Good Story, Good Fights, Indifferent ActingThe battle of Stalingrad was one of the turning points of World War II. Many historians agree that had Adolf Hitler not tried to extend his empire into Russia (really a test of wills between himself and Joseph Stalin), German forces in Europe would not have suffered enormous losses and the otherwise crippling blow to the German stronghold might never have been dealt. This epic battle resulted in the near complete destruction of Stalingrad and huge casualties for both sides.
"Enemy at the Gates" takes place during this bloody confrontation, and is recreated with outstanding computer imagery that by itself is enough to wow audiences. While "Enemy at the Gates" is reminiscent of
"Saving Private Ryan" in the opening battle scenes, the former surpasses the latter with a far better story line. Recreating a realistic battle scene is a huge undertaking, that usually involves close attention to gore. In this regard, "Enemy of the Gates" falls short in reproducing the uncompromising and stark reality of war that is so well captured in "The Thin Red Line."
The protagonist of the story is the real-life Russian hero Vassili Vaitsev (Jude Law), a sniper from humble origins who was hailed as a national hero for his contributions to Russia's victory over Germany during the final days of Stalingrad.
When Vassili saves the life of the Russian commander Danilov (Joseph Fiennes) by picking off members of a German brigade one by one, he is promoted to leader of a sniper unit. Danilov happens to be a political officer in charge of printing inspirational propaganda for Russian troops. He values Vassili not only for his uncanny marksmanship, but also for his potential as a much-needed hero among forlorn soldiers.
The two make a perfect team with Vassili accomplishing feats of greatness as a sniper, while Danilov feeds the stories to the hungry public.
Vassili becomes an overnight sensation through the propaganda campaign and as his fame as a sharpshooter spreads, low morale among German troops sets in. Inevitably, they are forced to bring in their own legendary sniper Koenig (Ed Harris) to take care of the problem Vassili presents.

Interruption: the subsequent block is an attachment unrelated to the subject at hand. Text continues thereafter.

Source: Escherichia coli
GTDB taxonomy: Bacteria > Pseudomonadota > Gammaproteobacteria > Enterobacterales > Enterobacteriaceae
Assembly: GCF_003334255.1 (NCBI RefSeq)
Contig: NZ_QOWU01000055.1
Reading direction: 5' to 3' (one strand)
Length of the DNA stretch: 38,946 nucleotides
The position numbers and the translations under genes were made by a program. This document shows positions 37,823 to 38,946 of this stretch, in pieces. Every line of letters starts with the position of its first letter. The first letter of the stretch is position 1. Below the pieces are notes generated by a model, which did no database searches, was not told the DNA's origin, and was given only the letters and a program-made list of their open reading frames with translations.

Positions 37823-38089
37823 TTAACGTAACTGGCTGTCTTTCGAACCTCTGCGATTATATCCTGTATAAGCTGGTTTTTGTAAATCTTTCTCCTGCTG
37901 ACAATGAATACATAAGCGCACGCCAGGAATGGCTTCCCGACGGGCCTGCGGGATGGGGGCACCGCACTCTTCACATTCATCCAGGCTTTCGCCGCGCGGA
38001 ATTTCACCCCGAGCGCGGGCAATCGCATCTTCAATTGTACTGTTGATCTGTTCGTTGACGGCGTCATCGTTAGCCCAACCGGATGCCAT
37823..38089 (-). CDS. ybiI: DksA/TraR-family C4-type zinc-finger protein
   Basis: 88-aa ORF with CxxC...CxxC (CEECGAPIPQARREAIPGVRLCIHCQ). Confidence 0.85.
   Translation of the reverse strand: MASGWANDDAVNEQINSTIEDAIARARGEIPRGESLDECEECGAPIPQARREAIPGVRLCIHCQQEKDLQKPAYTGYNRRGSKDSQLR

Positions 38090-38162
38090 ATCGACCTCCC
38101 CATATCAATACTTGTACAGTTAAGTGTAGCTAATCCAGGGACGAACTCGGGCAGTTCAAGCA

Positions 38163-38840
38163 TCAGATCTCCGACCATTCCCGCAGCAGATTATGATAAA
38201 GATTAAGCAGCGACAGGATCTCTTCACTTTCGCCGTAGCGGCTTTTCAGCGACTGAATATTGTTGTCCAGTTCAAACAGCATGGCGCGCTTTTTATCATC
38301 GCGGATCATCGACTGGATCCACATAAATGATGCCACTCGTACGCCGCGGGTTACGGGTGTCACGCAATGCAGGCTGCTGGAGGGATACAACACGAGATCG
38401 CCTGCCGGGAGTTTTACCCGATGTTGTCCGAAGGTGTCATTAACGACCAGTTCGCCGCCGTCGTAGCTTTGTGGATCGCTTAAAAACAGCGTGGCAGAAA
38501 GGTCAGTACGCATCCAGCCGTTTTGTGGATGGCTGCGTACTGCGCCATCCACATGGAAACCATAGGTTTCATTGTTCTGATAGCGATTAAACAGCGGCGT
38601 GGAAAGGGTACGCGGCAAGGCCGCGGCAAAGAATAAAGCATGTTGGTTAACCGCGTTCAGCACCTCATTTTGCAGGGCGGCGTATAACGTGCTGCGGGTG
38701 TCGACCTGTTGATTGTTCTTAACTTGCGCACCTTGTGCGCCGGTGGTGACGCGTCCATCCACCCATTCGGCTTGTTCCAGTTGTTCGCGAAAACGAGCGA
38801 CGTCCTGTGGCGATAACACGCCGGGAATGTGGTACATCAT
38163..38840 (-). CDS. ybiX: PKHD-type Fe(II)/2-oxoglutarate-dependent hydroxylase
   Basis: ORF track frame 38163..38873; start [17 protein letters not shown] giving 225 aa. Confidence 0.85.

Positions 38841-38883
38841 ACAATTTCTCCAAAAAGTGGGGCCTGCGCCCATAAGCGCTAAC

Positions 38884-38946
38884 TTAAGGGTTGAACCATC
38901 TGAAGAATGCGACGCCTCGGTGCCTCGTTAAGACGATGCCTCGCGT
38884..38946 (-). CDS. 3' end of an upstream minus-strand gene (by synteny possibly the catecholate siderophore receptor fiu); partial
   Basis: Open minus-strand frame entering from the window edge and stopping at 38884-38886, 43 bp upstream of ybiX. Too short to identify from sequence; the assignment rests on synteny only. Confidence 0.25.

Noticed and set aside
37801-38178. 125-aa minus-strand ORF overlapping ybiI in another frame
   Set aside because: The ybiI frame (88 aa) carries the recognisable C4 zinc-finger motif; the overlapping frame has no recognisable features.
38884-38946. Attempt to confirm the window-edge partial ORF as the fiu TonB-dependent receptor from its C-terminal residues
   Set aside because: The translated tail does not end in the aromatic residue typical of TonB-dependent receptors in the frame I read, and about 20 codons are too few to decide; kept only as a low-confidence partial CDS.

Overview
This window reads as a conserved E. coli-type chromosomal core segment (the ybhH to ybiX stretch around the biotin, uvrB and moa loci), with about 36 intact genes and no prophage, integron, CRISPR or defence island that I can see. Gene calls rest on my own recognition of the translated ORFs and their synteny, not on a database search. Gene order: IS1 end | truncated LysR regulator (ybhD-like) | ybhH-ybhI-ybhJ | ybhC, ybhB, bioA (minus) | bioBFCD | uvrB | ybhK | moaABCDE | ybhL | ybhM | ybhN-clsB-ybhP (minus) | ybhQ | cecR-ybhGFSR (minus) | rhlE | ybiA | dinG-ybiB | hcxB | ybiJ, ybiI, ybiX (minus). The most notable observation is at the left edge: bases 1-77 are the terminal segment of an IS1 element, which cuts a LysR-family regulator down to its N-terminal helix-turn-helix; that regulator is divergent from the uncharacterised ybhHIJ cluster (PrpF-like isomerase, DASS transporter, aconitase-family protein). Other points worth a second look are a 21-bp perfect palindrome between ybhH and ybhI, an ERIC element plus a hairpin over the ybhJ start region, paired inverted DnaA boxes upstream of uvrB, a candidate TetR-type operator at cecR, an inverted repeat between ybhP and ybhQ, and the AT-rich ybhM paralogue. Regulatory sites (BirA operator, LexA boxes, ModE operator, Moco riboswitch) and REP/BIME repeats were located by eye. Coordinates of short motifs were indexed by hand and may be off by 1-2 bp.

While the war wages on, a deadly and very personal game of cat and mouse between the two representative soldiers ensues.
Rather than rely heavily on historical documentation, director Jean-Jacques Annaud focuses on the interaction of a few characters to document history in a roundabout way.
Like a good term paper that proves its thesis, this movie presents itself in a direct and concise manner. You know what to expect, but because the movie is tastefully done you are pleased at seeing the results unfold. And while the traps that the two snipers set for each other are not entirely suspenseful, Ed Harris does manage to engage the viewer by juxtaposing the callous, almost inhuman nature of his character, with a shred of humanity.
In the movie Vassili does not believe that he can defeat Koenig. Yet at the same time, the hopes of a nation are dependent on his ability to emerge as the hero. Jude Law is a fine actor, but he could do better to illustrate the huge mental anguish that should have dominated his character.
Joseph Fiennes, younger brother of Ralph Fiennes and most notable for his stellar performances in "Elizabeth" and "Shakespeare in Love," loses his way with a role that is both overwrought and unconvincing.
With the exception of Bob Hoskins, who plays a bitter Khrushchev, all the characters to some degree fail to come alive and to convey the kind of on-edge feeling that should normally be present in someone who may die at a moment's notice.
The lack of dramatic tension between these characters makes their performances seem pat, as if they could have been used to fill a spot in any type of film, not just one documenting the most crucial moments of World War II. At times, you find yourself wanting to play the director and yell "CUT! What is your MOTIVATION? You're in the middle of a WAR for Pete's sakes!"
The chilling scenes in which Russian troops gun down their own soldiers to stop them from retreating, and the depictions of female soldiers being recruited for battle are much more effective at portraying the desperation and brutality of the times than the bizarre love triangle involving three of the characters.
by Joseph Kim